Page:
Grammy Can I help cook

Teaching children basic cooking skills by using simple recipes that demonstrate safe procedures and tools. Teaching children nutrition by using USDA's MyPlate model to identify recipe food group(s), and individual portion size.


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Preschooler and Grammy Prepare a Simple Cheese Quesadilla and Learn to Use a Box Grater

My 5-year old granddaughter and I had the opportunity to spend some time together this past Monday. This gave us a chance to whip up a simple cheese quesadilla for breakfast and learn a new skill: grating cheese using a Oxo Good Grips box grater. This grater has a non-slip grip and bottom ring. I’d prefer a smaller grater, but this one has many child-friendly advantages. Sure – you can buy shredded cheese, but this is a useful skill on the learning curve towards culinary expertise. We had fun. Our time together also included: watercolor painting, and hunting for empty snail shells, as Nicole rode her new Razor scooter.

Nicky’s Cheese Quesadilla– 2 servings

2 – 6″ flour tortillas ( you can also use whole wheat tortillas)

1/4 cup grated Reduced Fat cheddar cheese (or 1/4 cup packaged shredded Reduced Fat cheddar cheese)

olive oil pan spray

Directions:

1. Grate cheddar cheese

2. Place one tortilla on plate; sprinkle grated cheese on this tortilla; top with second tortilla

3. Ask Grammy to: spray non-stick skillet or electric skillet with olive oil pan spray; heat pan on medium high heat

4. Ask Grammy to: place quesadilla in the skillet; cook until bottom tortilla is browned, about 2 minutes; using a silicone pancake turner flip quesadilla, and cook until second tortilla is browned, about 2 minutes

5. Ask Grammy to: remove the browned tortilla to a cutting board using the pancake turner; cut quesadilla into 4 triangles using a pizza cutter

6. Place 2 triangles on your plate (or 1/2 of the quesadilla)

Pan Set Up

Pan Set Up

Ingredients

Ingredients

Grating Cheese

Grating Cheese

Grating Cheese

Grating Cheese

Nicky Sprinkles Grated Cheese on Tortilla

Nicky Sprinkles Grated Cheese on Tortilla

Grammy Browns and Flips Quesadilla - Nicky Helps

Grammy Browns and Flips Quesadilla – Nicky Helps

Grammy Cutting Quesadilla - Nicky Helps

Grammy Cutting Quesadilla – Nicky Helps

MyPlate

MyPlate

MyPlate

MyPlate

Fruit = 1 cup mixed fresh fruit (NIcky saved 1/2 cup of her breakfast fruit for a mid-morning snack)
Grains = 6″ flour tortilla = 1 ounce (Nicky had 1/2 of the quesadilla)
Dairy = 1/8 cup Reduced Fat shredded cheddar cheese = 1/2 cup (Nicky had 1/2 of the quesadilla)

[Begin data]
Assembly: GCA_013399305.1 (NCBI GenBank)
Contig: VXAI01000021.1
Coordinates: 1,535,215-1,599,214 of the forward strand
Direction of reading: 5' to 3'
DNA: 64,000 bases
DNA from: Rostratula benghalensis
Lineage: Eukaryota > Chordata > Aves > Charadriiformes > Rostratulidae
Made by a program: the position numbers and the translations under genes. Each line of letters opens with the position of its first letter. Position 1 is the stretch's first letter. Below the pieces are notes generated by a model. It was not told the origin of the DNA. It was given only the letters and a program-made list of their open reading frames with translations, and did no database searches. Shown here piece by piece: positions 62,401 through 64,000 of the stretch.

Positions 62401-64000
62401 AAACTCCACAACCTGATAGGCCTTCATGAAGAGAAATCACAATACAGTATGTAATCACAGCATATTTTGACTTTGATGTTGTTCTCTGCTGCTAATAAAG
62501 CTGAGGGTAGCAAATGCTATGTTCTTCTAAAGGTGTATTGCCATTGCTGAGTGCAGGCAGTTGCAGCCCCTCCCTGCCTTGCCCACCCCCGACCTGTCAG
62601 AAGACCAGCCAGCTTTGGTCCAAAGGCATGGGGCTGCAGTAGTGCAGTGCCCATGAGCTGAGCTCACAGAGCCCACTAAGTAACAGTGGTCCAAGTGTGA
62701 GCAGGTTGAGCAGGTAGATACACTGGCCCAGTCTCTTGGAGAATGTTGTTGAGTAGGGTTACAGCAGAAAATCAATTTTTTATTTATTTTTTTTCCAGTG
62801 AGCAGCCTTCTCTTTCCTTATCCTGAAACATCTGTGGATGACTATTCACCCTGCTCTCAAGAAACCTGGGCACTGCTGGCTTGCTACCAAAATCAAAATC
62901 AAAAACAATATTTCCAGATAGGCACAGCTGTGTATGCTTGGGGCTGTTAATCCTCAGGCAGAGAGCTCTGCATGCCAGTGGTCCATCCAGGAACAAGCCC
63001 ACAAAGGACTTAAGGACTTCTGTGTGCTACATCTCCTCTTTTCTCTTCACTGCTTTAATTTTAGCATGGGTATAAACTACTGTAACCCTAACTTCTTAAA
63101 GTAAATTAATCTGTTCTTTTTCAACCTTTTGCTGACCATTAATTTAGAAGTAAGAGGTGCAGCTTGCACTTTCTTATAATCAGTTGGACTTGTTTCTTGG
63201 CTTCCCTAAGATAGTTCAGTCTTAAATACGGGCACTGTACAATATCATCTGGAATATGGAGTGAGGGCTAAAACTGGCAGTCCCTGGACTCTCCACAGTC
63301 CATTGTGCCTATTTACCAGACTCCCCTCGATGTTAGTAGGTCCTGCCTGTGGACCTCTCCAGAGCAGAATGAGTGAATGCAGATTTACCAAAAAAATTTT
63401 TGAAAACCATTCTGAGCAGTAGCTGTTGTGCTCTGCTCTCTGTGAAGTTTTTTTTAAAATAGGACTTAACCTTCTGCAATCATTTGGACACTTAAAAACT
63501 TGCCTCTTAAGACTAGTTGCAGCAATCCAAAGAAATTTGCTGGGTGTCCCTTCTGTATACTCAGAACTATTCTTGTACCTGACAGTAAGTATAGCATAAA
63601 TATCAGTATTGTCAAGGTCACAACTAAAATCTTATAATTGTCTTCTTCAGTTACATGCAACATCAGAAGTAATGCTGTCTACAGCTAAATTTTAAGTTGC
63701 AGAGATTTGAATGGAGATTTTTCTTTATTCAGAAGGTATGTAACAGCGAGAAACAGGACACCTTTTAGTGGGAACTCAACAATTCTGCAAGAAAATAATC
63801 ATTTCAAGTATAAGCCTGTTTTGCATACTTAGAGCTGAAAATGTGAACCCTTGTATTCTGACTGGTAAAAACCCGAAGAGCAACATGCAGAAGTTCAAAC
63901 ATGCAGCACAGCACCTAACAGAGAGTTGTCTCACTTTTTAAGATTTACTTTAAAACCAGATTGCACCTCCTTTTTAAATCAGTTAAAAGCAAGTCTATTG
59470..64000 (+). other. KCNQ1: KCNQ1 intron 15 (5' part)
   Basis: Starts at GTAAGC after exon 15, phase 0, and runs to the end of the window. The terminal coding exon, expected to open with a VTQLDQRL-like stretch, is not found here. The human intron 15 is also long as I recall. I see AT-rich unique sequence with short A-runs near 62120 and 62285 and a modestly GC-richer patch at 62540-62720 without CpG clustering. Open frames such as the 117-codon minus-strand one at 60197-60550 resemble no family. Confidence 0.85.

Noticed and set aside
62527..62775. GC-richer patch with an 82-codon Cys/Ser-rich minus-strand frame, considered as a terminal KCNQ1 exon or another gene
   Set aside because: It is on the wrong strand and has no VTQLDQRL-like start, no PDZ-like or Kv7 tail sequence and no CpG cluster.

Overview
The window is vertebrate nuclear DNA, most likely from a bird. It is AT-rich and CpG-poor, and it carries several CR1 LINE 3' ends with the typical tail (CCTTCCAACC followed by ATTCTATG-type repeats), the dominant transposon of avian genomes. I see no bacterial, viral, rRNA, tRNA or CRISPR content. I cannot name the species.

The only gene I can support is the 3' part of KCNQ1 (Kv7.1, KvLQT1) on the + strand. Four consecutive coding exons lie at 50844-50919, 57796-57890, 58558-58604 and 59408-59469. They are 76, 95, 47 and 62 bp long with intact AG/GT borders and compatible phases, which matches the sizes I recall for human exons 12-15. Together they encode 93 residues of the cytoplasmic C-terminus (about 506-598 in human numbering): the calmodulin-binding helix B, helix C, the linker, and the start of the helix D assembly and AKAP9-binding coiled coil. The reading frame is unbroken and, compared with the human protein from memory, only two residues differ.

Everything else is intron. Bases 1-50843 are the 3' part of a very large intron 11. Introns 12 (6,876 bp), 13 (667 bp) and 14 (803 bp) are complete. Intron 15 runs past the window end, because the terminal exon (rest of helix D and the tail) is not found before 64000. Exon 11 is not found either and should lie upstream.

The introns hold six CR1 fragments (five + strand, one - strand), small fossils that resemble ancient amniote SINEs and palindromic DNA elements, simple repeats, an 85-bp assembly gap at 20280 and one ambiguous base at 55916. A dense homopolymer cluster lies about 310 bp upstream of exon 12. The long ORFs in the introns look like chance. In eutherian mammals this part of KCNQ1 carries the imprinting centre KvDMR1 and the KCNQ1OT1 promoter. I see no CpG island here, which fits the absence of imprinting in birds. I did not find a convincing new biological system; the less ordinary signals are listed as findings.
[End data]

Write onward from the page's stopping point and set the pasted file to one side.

+ 1 cup low-fat milk
Protein = 1 hard-boiled egg = 1 ounce

7. Ask Grammy to: go to Food-A-Pedia to check on the Empty Calories in 1 cheese quesadilla: (remember Nicky had only 1/2 of the quesadilla)

1 cheese quesadilla:

Counts as: 2 ounces Grains + 1 cup Dairy            + 78 Empty Calories                   = 267 Total Calories

The Empty Calories come from solid fats in the tortilla and Reduced Fat cheddar cheese. Nicole’s 1400 calorie Daily Food Plan  includes a limit of 120 Empty Calories, or calories from food components such as added sugars and solid fats, that provide little nutritional value. One half of this cheese quesadilla = 39 Empty Calories towards this limit.

Example:

Tortilla, flour (wheat)
Choose an amount:
2 tortilla (6″ across)
    Food Info
            Nutrient Info
Total Calories: 187

Food Groups
Limits
Grains 2 oz.
Empty Calories* 34
Solid Fats 34 Calories
Added Sugars 0 Calories
Saturated Fat 1 g
Sodium** 382 mg
Cheddar cheese, reduced fat
Choose an amount:

 ¼ cup, shredded
    Food Info
           Nutrient Info
Total Calories: 80

Food Groups
Limits
Dairy 1 cup(s)
Empty Calories* 42
Solid Fats 42 Calories
Added Sugars 0 Calories
Saturated Fat 3 g
Sodium** 205 mg
“Grammy Post-It Note:” The following Sunday was Mother’s Day. We met up with Nicky and her parents for brunch, a walk on the beach, and a dip in our pool. Nicky picked me a bouquet of flowers from her own garden. It was a lovely day.
“Grammy Post-It Note:” Recently Nicole had her school checkup in preparation for starting kindergarten in September. She weighed 42 pounds and was 43 inches tall. We looked at photos of baby Nicole, and remembered together how tiny she used to be.

Age Appropriate Cooking Skills – this list will build on itself as child matures and learns new skills

Skill Age Safe Tool Safe Work-around   Tool* Date Skill:
Grating cheese 4 and up Cuisinox
cheese grater
5/6/13
Browning quesadilla
Flipping
4 and up
Grammy demonstrate
and Nicky helps
spatula electric skillet with a
cool-touch handle
(I used a non-stick   skillet on stove top; Nicky watched)
5/6/13
MyPlate presentation 4 and up child’s plastic dinner plate 5/6/13